The Canadian energy company PowerStream has teamed up with GE on a microgrid demonstration project designed to raise public and consumer awareness about renewables and alternative energy sources.
Neetika Sathe, PowerStream's vice president of corporate development, told us it is deploying the microgrid at its headquarters in Vaughan, Ontario, to demonstrate how people can generate and distribute their own energy and make their homes and businesses more sustainable through renewables.
PowerStream is using the project to promote its own alternative-energy strategy and the strategies of other North American power companies. "Recent advances in renewable generation and Smart Grid technology provide an opportunity to develop strategies to improve the quality and lower the cost of electricity," she said. "The overarching goal of the project is to better understand how to provide our customers with additional safe, sustainable, and reliable choices for meeting their energy needs in the future, while adopting new, leading-edge technologies."
Electric cars at PowerStream are being charged via a solar carport as part of a microgrid
set up in collaboration with GE.
GE has provided engineering design services and its Grid IO Microgrid Control System (MCS) to help PowerStream build the microgrid. The grid uses a solar array, a solar car port with electric vehicle charging, a wind turbine, a natural gas generator, and energy storage devices, including GE's Durathon Battery and other lead acid, lithium-ion, and sodium nickel chloride batteries.
"These multiple generation sources provide electricity for non-essential loads such as lighting, air conditioning, and refrigeration at PowerStream's head office building cafeteria," Sathe said. "Electricity generated from this combination of clean and renewable sources is also used to power PowerStream electric vehicle charging stations -- which energize the company's fleet of electric vehicles -- and to maintain a steady charge in the microgrid's storage batteries."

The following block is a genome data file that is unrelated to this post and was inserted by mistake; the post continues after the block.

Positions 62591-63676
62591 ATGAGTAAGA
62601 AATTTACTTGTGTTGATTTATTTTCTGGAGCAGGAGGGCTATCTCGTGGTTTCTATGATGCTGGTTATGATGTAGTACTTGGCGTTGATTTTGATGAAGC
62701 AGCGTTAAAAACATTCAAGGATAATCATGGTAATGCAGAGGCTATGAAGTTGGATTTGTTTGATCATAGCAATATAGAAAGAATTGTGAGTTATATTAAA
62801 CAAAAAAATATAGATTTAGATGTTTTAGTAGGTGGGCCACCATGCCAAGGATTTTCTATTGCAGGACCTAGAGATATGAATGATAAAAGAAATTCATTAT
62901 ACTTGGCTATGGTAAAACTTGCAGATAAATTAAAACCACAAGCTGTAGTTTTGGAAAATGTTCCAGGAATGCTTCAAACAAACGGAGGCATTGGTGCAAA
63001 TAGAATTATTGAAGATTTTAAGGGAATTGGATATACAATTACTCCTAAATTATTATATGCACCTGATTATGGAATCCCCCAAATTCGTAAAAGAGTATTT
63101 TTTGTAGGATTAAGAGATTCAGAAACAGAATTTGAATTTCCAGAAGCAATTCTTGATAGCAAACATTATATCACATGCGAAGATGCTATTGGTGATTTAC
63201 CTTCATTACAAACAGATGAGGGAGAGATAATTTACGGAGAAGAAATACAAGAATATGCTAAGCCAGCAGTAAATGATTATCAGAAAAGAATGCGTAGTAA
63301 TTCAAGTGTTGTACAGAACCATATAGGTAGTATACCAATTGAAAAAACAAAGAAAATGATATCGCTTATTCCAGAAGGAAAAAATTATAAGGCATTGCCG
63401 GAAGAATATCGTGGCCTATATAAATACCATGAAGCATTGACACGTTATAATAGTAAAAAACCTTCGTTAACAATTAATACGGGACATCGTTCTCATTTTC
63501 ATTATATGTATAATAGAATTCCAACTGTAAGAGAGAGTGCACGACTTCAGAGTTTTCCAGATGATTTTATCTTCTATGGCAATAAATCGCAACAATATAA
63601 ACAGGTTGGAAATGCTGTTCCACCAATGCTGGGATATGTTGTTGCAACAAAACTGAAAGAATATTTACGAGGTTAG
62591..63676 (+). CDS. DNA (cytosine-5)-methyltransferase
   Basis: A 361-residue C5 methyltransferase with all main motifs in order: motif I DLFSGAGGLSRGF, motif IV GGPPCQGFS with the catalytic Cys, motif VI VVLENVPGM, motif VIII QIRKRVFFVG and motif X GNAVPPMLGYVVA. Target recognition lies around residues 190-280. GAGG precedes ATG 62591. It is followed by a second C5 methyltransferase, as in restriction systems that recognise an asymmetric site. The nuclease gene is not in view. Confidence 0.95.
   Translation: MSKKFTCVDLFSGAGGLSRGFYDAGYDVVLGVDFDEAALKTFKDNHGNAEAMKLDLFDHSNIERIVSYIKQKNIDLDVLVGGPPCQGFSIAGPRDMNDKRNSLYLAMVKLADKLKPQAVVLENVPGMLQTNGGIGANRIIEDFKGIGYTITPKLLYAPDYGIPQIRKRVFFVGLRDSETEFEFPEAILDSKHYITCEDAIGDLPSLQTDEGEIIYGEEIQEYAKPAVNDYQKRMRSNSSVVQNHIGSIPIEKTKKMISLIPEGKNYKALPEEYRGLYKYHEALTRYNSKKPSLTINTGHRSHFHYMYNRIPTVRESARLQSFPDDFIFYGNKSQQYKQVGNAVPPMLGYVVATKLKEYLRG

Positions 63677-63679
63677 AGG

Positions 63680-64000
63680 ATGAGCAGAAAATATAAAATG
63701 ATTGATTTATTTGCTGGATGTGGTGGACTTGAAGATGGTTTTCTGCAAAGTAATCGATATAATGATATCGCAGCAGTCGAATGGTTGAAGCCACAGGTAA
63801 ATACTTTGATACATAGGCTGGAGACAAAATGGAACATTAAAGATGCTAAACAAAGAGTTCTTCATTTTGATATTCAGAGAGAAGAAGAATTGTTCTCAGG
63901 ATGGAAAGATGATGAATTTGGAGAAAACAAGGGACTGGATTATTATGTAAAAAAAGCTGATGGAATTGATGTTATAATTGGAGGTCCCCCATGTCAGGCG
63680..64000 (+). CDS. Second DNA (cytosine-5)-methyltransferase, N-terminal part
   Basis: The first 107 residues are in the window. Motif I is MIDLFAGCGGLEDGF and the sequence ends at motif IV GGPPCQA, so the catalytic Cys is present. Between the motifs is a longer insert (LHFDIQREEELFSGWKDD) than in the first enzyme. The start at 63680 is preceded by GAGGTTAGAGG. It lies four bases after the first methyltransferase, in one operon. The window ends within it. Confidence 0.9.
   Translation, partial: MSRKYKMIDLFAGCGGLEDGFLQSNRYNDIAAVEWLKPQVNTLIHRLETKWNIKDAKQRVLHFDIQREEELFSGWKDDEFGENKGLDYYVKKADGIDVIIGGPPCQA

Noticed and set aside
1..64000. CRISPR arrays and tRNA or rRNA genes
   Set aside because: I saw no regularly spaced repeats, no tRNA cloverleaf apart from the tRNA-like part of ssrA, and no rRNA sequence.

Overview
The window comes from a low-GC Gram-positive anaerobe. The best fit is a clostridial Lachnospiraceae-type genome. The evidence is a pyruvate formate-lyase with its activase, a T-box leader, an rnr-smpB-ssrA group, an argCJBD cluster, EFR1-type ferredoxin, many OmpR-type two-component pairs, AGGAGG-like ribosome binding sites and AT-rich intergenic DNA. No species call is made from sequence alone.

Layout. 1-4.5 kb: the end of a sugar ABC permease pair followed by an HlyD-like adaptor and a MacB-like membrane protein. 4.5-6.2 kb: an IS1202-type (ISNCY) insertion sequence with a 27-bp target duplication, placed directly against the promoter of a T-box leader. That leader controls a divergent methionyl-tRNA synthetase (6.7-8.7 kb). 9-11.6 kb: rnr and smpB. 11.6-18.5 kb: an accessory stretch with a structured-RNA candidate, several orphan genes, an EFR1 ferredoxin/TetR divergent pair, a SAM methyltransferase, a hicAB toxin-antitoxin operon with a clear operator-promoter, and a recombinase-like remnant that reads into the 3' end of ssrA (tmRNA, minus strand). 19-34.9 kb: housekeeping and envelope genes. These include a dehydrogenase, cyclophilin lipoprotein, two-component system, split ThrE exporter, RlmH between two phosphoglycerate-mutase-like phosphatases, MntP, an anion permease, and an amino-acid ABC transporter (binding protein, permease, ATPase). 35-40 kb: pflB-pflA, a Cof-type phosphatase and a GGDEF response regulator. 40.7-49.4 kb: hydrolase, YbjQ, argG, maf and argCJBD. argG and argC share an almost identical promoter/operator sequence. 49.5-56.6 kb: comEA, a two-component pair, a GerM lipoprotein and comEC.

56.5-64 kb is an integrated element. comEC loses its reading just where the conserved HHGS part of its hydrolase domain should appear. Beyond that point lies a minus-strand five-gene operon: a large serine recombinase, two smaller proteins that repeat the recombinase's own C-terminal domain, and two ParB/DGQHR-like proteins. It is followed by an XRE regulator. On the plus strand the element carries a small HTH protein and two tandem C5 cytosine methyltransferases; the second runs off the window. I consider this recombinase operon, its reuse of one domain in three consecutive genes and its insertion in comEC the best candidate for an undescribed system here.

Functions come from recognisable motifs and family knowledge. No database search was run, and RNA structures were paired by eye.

PowerStream will use GE's MCS to gauge the efficiency and reliability of the grid and to determine when it is most economical to use the resources powering its microgrid or when the company must revert to using power from the provincial power grid.
The microgrid went live in November, and PowerStream is implementing it in two phases over a two-year period. Phase 1 focused on microgrid functionality while disconnected from the electricity distribution grid, along with the ability to operate independently from it and then reconnect seamlessly. During phase 2, PowerStream will consider other electricity sources, such as combined heat and power, fuel cells, and electric vehicle-to-grid technologies, Sathe said.
The use of renewable energy sources is becoming more prevalent worldwide, and microgrid installations are increasingly being considered as an alternative to the traditional energy grid in places where their deployment is feasible.
Sathe said it's important that companies like GE and PowerStream take leadership roles in showing the benefits of renewables and microgrids to consumers and other companies. "At the local level, microgrids increase reliability by reducing dependencies on the distribution system, since generation is located within the microgrid. This is most beneficial during times of high demand or when there are power outages, since microgrids are self-sufficient."
Because most of their generation sources are renewable, microgrids allow for reduced carbon footprints, she said, and they encourage economic growth through the provision of electricity supply via local, distributed generation.